BY TRENTON DANIELtdaniel@MiamiHerald.com
Isles Beach, elbow-to-elbow crowds of participants swapped business cards, passed out policy papers, and pitched earnest plans to develop Haiti.
Gonzalez, 25, was busy, too. In small groups and large, he talked about the United Haitian Students of Florida, an organization he heads to get students more involved in Haiti.
``A lot of us, the younger ones, haven't even been to Haiti,'' said Gonzalez, who lived in Haiti until he was 9 and is now a graduate student in accounting at Florida State. ``But they want to contribute to Haiti.''
From Washington's corridors of power to South Florida's classrooms and conferences, Gonzalez and other young Haitians from outside the country are developing ways to help rebuild from decades of economic devastation and civil strife.
The effort comes at a crucial moment for Haiti. The country enjoys a semblance of political stability not seen in years, and former President Bill Clinton, the United Nations' special envoy to Haiti, is trying to lure foreign investors after the country suffered widescale destruction from last year's spate of hurricanes and tropical storms.
At the diaspora conference, where Clinton urged Haitians overseas to play an active role in what happens in Haiti, the idea of youths helping Haiti popped up repeatedly.
The basic premise is for first-, second-, or third-generation Haitians to travel to the country during their junior or senior year of college, or after graduation. The in-the-trenches work ranges from teaching computer skills to planting trees.
One conference speaker likened the role of young Haitians going to Haiti to the rite-of-passage trip many young Jews take to Israel. The reason: It's a chance to do good, to forge meaningful ties with culture and community.
``This is an opportunity to create bonds that are not artificial bonds, that are not familial bonds,'' said David Elcott, a professor of public service at New York University.
At the diaspora conference, Elcott urged Haitian parents outside the country to encourage their children to volunteer in Haiti. The work, Elcott noted, is in keeping with President Barack Obama's inaugural call for public service.
Opportunities to visit Haiti are likely to increase now that the United States has downgraded its travel advisory to the country. It no longer advises against nonessential travel.
Robert Maguire, an international affairs professor at Trinity Washington University in Washington, D.C., has worked on the idea for the past seven or eight years, though political unrest in Haiti had thwarted progress.
Development in Haiti rests heavily on building the health and education systems, Maguire said, and so the diaspora is ideally suited for teaching, in part, because of its knowledge of Creole.
Maguire has passed the idea on to State Department officials.
``The U.S. authorities are certainly aware of this,'' said Maguire, an expert on Haiti. ``I introduced the idea as a kind of mechanism that would facilitate productive engagement of Haitian youth.''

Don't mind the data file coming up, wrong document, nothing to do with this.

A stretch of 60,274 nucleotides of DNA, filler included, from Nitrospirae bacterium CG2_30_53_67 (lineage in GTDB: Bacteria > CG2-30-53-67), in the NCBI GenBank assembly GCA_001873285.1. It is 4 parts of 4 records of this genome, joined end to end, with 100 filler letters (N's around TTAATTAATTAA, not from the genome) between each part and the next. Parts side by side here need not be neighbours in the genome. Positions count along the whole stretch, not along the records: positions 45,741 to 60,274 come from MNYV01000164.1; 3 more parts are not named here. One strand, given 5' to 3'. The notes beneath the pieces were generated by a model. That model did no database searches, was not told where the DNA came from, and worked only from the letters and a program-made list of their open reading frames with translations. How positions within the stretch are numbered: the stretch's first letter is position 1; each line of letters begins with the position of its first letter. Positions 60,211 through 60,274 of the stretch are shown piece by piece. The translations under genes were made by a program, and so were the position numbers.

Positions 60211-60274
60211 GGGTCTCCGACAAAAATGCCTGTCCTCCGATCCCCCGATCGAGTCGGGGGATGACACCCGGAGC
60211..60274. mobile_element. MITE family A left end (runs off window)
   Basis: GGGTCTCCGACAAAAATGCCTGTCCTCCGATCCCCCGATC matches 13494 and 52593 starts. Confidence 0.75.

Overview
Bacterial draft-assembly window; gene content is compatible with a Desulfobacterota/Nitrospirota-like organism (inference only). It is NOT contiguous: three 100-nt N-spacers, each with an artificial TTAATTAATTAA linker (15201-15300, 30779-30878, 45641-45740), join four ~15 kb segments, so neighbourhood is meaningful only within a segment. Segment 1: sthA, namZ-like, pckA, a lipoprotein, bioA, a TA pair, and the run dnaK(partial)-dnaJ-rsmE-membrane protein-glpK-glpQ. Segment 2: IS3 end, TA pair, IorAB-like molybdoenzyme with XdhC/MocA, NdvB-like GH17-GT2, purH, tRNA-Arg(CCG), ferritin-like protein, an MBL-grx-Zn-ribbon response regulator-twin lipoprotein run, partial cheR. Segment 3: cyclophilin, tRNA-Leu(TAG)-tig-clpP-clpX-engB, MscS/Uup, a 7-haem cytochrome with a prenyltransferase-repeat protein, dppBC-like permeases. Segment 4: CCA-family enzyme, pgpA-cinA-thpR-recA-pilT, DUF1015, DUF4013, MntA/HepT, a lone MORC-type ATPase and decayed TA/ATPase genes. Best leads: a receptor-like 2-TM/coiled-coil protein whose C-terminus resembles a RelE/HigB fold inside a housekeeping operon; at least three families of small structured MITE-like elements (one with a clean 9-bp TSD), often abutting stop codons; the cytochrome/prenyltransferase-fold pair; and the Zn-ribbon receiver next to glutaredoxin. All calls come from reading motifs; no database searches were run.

A spokeswoman from the State Department said that the agency has received the proposal and looks forward to discussing it soon with Maguire.
Maguire and other advocates of such ties say the benefits of a diaspora connection are countless.
Carolyn Rose-Avila, a former Peace Corps volunteer and director, has helped draft a proposal for a diaspora youth program, which she said would help fill a void since the Peace Corps no longer operates in Haiti.
The Peace Corps suspended its Haiti program in June 2005 because of security concerns and shut down entirely in April 2006. It is not clear when or if it will resume work in Haiti; a Peace Corps spokeswoman said the agency has not received an invitation from the Haitian government to reestablish a program.
Its absence moved Rose-Avila to consider the Haiti Volunteers in Education Corps. Young people, she said, view the country without cynicism.
``I was driven by the fact that the Peace Corps was no longer in the country,'' said Rose-Avila, a board member with the Favaca volunteer nonprofit and its former executive director. ``Since [the Peace Corps] is not in Haiti, I thought it was a major disconnect. Young people tend to work in a different space -- they don't try to know all the answers. They don't come in thinking Haiti's a `basket case,' but that it presents a wonderful experience.''
Along with a few colleagues, Rose-Avila hammered out a program sketch, which would require $1 million to start. The project would target college students or recent graduates as volunteers to help teach computer skills, environmental conservation, math, reading and English for at least one semester.
Axelle Latortue is among those interested in creating a youth program. The 27-year-old daughter of Haiti's Miami Consul General, Ralph Latortue, she sees the diaspora's involvement as instrumental to Haiti's development.
``You have people not as politically engaged or politically polarized as the older generation,'' Latortue said. ``They come with creativity in approaching Haiti's problems.''